|OSA Newsline - Update - December 29, 2015
OSA members in the Transit Authority have approved their new contract. The word "overwhelmingly" would be an understatement. Of 57 eligible voters, 43 returned their ballots by the close of business on Monday, December 28th, as instructed on the ballot. Of those, 42 voted yes to accept the new contract. There were no NO votes and one ballot was spoiled and disqualified because the voter eliminated the ballot number from the return envelope
News of the ratification vote has been communicated to the Transit Authority and we look forward to information from the TA on when the raises, signing bonus and retroactive payments will appear in members' paychecks.
Meantime, next week, on Tuesday, January 5th, ballots are due in the union office from members of OSA's Uniformed Services unit. If you are a member of that unit, please be sure to hand deliver or mail your ballot to arrive by the close of business on Tuesday.
|OSA Newsline - December 21, 2015
This is a two week newsline because past experience suggest that normal activity will slow down for the holidays.
Even so, some important work is in progress. Voting on the Transit Authority contract is ongoing. Also, ballots went out Friday for the School Safety and Traffic Enforcement contract.
On that latter contract, members of Traffic and Safety will be sent a highly complex Memorandum of Agreement due to the fact that the period covered goes back to 2008. Our terms are similar to the complex UFT terms for retroactive monies for the earlier years of the contract.
School Safety and Traffic Enforcement members can also view the Memorandum of Agreement by by clicking this link.
Otherwise, we had a very nice holiday party with five hundred of us gathered at the Grand Prospect Hall.
If you do have time for a movie or two in the next couple of weeks, consider seeing “The Big Short.” The movie has been attacked by some of the press, but it is still positively hilarious. What was done to all of us by the bankers and Wall Street has been covered before in books and movies. “The Big Short,” however, retells the tale clearly and so amusingly that the audience was kept laughing all through it. Highly recommended.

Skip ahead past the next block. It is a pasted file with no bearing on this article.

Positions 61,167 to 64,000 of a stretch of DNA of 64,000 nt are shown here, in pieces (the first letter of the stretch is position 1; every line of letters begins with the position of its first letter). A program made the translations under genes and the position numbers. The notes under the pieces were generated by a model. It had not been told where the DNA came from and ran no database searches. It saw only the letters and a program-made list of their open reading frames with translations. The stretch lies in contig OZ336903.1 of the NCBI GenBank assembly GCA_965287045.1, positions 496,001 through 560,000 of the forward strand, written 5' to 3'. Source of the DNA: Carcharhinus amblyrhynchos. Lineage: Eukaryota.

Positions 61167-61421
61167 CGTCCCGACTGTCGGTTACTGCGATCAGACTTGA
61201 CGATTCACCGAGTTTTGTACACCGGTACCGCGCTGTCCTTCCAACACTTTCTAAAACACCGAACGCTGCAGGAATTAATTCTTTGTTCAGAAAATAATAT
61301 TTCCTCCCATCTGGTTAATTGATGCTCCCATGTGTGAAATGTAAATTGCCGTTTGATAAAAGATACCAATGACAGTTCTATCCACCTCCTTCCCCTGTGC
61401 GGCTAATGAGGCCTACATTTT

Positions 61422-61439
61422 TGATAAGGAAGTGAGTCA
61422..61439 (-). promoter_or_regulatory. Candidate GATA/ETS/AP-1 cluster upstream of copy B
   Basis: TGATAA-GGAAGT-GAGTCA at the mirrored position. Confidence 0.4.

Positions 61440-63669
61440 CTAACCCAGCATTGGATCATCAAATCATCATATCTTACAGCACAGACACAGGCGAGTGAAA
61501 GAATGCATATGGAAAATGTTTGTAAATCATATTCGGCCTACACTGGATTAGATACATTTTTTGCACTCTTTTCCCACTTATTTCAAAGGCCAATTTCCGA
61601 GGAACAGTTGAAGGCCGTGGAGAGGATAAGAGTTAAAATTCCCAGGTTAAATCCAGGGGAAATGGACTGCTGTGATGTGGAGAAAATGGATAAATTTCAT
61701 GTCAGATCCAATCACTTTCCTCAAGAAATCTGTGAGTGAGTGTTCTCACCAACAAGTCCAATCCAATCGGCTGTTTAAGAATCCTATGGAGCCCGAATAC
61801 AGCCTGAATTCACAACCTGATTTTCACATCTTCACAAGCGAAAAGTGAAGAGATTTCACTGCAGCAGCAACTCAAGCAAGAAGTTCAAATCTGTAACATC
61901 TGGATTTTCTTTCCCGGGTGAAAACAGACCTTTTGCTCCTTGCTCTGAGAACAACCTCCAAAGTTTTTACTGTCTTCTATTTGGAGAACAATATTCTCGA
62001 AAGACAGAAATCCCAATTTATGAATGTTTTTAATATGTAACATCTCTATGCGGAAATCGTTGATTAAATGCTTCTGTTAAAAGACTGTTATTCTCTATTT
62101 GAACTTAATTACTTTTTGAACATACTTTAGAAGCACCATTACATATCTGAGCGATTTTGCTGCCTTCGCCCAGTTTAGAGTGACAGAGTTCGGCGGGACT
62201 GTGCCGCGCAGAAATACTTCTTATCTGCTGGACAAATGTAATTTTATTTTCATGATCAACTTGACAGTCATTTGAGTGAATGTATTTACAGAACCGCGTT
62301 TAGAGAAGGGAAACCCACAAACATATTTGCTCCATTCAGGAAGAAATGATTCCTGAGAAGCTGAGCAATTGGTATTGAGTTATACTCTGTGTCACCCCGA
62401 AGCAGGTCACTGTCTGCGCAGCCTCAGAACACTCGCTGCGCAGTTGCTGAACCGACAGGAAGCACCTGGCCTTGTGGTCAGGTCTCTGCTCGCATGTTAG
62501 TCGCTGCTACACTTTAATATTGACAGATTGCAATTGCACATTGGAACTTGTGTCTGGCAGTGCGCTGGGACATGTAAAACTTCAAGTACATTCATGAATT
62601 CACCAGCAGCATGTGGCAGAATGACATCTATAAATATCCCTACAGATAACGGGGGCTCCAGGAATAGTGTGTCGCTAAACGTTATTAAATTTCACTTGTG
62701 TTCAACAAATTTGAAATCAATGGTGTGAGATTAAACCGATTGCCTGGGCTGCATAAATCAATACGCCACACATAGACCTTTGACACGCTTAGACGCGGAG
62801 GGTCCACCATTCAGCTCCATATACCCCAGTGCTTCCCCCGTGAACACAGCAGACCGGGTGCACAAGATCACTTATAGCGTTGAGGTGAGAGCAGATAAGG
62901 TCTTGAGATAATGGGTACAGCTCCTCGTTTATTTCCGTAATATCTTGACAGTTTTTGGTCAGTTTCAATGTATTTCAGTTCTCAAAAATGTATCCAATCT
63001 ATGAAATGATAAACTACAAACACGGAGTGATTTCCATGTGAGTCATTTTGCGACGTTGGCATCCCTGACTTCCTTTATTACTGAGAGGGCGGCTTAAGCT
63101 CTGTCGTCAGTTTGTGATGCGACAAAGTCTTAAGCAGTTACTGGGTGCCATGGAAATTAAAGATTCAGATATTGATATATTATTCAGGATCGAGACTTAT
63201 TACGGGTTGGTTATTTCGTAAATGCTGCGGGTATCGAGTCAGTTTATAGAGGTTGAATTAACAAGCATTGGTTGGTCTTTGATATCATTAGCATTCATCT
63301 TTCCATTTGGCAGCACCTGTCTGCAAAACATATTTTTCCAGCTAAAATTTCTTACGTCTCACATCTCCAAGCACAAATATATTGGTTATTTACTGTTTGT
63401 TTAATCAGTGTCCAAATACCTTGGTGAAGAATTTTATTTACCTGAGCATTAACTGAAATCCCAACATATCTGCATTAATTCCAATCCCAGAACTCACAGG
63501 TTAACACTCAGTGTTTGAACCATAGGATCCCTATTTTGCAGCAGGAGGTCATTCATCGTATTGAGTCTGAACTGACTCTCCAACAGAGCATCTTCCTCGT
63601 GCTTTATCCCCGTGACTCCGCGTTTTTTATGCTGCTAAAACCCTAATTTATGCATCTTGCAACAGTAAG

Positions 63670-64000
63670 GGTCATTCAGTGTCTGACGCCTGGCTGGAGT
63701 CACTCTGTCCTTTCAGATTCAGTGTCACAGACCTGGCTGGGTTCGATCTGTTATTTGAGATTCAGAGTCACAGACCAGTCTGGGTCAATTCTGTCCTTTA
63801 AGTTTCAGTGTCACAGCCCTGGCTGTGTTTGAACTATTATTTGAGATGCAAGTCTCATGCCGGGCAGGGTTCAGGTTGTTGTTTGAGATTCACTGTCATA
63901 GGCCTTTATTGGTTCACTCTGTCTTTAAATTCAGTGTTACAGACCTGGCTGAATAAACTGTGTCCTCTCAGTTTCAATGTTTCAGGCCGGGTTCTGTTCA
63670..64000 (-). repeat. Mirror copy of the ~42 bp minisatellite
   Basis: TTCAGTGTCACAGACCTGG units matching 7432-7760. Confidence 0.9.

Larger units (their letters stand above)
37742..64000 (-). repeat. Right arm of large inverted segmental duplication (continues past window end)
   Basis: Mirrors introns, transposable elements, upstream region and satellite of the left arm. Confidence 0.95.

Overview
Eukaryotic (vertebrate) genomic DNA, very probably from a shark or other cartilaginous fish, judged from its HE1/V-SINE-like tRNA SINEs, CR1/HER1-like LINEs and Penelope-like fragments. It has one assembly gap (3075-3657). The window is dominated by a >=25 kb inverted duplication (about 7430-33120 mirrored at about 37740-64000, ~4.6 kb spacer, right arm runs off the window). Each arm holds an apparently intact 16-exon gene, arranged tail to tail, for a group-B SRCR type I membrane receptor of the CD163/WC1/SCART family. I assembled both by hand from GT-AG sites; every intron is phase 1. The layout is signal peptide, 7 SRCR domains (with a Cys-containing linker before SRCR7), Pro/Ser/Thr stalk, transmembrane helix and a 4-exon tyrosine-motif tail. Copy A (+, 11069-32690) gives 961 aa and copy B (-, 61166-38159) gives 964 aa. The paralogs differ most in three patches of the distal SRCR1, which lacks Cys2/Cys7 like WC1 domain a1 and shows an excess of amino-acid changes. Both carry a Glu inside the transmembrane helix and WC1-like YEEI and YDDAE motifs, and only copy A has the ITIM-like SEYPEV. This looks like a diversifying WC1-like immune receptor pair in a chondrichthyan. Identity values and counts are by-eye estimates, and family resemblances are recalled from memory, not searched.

Check back in the new year.
|OSA Newsline - December 14, 2015
We have good news and bad news this week. The HHC will not get around to paying our members their raise until January 15th. That earns them the Scrooge of the year award.
The New York City Housing Authority did get the raises done, but the retro is still two weeks off.
Our School Safety and Traffic Enforcement contract was done, but the document raised so many questions that the ratification vote mailing could not be completed last week and so will go out this week.
Finally, our Transit Authority contract negotiations ended after only two sessions and we were pleased to obtain all we expected. Better yet, that Memorandum of Agreement was so clear we were able to send a ratification letter and ballot out right away. TA members can also view the Memorandum of Agreement by by clicking this link.
Remaining are the NYCHA contract and the Board of Education.
Meanwhile, we have a party due this week.See you there.
|OSA Newsline - Update - December 8, 2015
It turns out that the Health and Hospitals Corporation has decided to play Scrooge this year. They inform us that the raises and retro monies should be reflected in the payroll for January 15, 2016.
In addition, we understand that while NYCHA members should see the bonus and raises in this week's paycheck, the retro monies should be included in the payroll of December 24, 2015.
|OSA Newsline - December 7, 2015
The Health and Hospitals Corporation failed to pay the raises and retroactive monies due last Friday. As a result, many HHC members called the union to notify us. Of those who did call, most were aware that the union is not in control of such matters. Still, at least one member was under the impression that we actually send out the raises.
Of course, it is the Office of Payroll Administration and each agency that does the work. Mostly, it went well, this time. Hopefully by the 18th, the remaining raises will be paid.
NYCHA members should see money in their checks this week.
For a little perspective, consider the world before computers. It was normal in those days for a contract to be concluded, voted upon, signed and printed up six months before the raises and retroactive monies would be paid. To be sure, then the work was done by hand, so it would take longer. Today, they write a program and push a button. But they do have to write it and check the program and that takes, in this case, six weeks since we voted on the contract. It is quicker now.